A few moments ago, Brian Roberts told reporters at Camden Yards that he is opting to have surgery on the labral tear in his right hip. He played last night in Aberdeen, going 0-for-4 with a walk, but decided this was the best course of action.
Here is Roberts’ opening statement to reporters along with the questions and answers that followed:
“After playing last night and giving it a go with my hip, we’re going to proceed with surgery. It just hasn’t responded the way we were hoping it would. I kind of knew this was a possibility going in, but we wanted to give it the best possible shot we could to get back out there and try and help for the last two months of the season. But it just is not going to put me in a position to play the way I want to play and the way I think is necessary to help.
What convinced you after last night to go this route?
“I think, deep down in my gut, I probably knew before last night. Some of the things working out leading up to it had definitely given me some concern that it wasn’t going to get a whole lot better. With the cortisone shot in there now already and still having symptoms and pain, and not being to move to the ability with movements that I am used to be able to, it really just didn’t provide a great avenue to go out and there succeed.
What timetable have you been given and are you are optimistic about playing next year?
“I am. That is one of the reasons why we are going ahead and getting it done now. I might get out there and battle through 100 at-bats the next month or two and they might be so-so, I don’t know. But the main goal right now is get ready for 600 good at-bats in 2013. ... It’s about a four- to six-month rehab, probably.
“It should lend itself to a fairly normal routine process after the first three months of getting ready for the season next year and that is the consensus we came to. Let’s be ready to go for a healthy 2013. We all believe we are having a great year this year and we are going to have an even better next year. I want to be part of that in a healthy way.”
How difficult was this decision after all you have been through?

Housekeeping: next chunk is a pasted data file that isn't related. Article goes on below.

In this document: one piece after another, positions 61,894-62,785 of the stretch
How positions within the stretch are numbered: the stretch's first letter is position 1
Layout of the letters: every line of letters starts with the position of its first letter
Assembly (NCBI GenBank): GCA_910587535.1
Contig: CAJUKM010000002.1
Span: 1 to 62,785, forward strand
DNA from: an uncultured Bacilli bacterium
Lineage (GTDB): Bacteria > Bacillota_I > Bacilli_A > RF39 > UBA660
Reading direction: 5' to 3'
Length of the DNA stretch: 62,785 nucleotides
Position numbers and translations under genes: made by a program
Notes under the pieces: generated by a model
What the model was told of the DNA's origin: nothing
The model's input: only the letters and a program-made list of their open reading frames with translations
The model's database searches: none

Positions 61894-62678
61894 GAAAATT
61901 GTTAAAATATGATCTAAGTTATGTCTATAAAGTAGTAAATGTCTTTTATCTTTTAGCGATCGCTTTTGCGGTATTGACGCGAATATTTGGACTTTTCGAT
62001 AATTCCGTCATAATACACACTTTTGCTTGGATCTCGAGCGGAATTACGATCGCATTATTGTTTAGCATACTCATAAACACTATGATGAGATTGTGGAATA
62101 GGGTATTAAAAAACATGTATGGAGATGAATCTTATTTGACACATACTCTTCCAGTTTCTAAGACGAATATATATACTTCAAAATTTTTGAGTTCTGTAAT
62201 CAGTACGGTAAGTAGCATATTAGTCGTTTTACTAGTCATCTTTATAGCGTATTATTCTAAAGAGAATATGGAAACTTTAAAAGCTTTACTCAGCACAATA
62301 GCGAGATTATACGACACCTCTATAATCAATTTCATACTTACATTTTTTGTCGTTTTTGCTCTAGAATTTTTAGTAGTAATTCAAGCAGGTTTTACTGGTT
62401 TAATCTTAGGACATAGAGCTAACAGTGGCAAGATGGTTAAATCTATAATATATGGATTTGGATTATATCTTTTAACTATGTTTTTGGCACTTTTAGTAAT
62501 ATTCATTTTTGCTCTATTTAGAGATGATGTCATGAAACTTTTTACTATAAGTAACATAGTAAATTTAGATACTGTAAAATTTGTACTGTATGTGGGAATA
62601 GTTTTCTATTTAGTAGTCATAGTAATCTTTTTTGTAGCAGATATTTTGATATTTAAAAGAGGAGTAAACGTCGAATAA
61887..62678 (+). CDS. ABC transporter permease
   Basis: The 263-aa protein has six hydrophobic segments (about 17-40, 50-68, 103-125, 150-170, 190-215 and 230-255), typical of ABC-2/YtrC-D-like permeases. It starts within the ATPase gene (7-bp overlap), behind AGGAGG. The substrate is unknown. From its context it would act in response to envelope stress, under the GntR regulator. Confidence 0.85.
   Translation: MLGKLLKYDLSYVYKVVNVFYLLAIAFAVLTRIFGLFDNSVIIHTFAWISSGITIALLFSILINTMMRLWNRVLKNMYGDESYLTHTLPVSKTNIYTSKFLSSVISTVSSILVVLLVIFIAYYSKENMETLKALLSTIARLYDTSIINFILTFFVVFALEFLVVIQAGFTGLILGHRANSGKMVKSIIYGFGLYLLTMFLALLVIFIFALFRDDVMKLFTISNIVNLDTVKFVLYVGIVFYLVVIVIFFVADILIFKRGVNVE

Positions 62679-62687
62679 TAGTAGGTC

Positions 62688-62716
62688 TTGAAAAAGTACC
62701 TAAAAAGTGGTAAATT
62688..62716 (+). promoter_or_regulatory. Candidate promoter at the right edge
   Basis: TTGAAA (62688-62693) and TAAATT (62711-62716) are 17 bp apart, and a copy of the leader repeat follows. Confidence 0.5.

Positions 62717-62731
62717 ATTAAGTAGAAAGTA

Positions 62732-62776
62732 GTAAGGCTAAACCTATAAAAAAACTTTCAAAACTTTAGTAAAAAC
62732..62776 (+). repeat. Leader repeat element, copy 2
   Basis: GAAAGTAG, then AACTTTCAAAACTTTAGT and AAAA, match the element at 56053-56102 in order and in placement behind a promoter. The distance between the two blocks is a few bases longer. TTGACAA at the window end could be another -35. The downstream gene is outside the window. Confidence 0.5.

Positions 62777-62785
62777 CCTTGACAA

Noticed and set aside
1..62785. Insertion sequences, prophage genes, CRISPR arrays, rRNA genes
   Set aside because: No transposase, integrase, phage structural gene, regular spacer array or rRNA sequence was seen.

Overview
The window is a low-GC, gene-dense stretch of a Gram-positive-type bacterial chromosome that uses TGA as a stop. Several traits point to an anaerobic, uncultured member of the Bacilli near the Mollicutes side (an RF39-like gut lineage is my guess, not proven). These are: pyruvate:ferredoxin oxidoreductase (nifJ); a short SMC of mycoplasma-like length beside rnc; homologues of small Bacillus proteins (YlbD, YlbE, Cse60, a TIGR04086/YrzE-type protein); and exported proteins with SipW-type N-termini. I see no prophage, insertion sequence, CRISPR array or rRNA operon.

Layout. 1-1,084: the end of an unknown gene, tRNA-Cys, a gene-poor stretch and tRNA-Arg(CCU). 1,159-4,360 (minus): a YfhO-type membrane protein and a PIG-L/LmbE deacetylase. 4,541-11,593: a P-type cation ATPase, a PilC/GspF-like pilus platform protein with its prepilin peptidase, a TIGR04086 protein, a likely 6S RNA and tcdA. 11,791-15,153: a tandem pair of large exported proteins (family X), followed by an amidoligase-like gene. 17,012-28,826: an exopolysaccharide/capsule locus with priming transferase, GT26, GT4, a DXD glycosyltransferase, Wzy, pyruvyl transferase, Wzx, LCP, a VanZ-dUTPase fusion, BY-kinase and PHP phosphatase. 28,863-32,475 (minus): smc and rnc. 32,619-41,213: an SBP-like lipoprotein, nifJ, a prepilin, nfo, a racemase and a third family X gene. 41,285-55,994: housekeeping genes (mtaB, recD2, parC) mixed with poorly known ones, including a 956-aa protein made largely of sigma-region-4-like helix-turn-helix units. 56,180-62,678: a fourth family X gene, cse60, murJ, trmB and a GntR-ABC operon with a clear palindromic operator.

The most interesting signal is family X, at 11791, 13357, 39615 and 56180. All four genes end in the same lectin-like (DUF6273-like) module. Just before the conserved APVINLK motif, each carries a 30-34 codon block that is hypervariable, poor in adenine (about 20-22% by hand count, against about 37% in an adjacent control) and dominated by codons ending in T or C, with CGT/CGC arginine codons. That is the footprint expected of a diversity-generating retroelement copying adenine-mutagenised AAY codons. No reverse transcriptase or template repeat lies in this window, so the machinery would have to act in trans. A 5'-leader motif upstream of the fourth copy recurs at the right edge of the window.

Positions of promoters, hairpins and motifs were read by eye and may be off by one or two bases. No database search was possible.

“It’s been a long two years. It hasn’t gone the way I would have drawn it up, but as we all know, life doesn’t go the way you plan it. It’s very hard to sit here and watch those guys play in these games. While I was in Sarasota on Friday night, to see the atmosphere in this stadium on TV and to see the excitement in the dugout and not be able to be a part of that after so many years here of playing in atmospheres that weren’t like that, it’s very hard.
“That is why I wanted to give it one more chance. The first doctor I saw recommended surgery pretty much right away. He thought that was the necessary way to go and the second doctor said, ‘Let’s give it at least one try.’ When they laid out there, I thought, yeah, I mean, I’ll give it a shot if I can. I want to be a part of this.
“But I also want to do it in a way that benefits the team and is not a detriment to the team. I’m not going to be selfish enough to be out there if I don’t think I can help.”
When will the procedure take place?
“We don’t have it set up yet. I’m assuming it will be in the next week or 10 days. The plan right now is it looks like I’ll probably have surgery in Vail (Colo.) with a specialist out there. I talked to Ed Reed. He had surgery with the same physician (Dr. Marc Philippon). He stayed out there and rehabbed about a month so that is probably my plan right now, to stay out there and rehab the first month. Get my feet on the ground with The Steadman Clinic out there and then go back to Sarasota and begin the process of getting ready for next season.”
Can you return to play full go?
“Both doctors I saw said that with this surgery, there is a 95 percent success rate of getting back to playing at the same or better level than you ever were. I’d say that’s pretty high when it comes to a surgical procedure. I’ve talked to multiple people that have had it and the success rate is very good. I have no reason to believe I can come back and never have a leg problem again. I’ve never had one before.”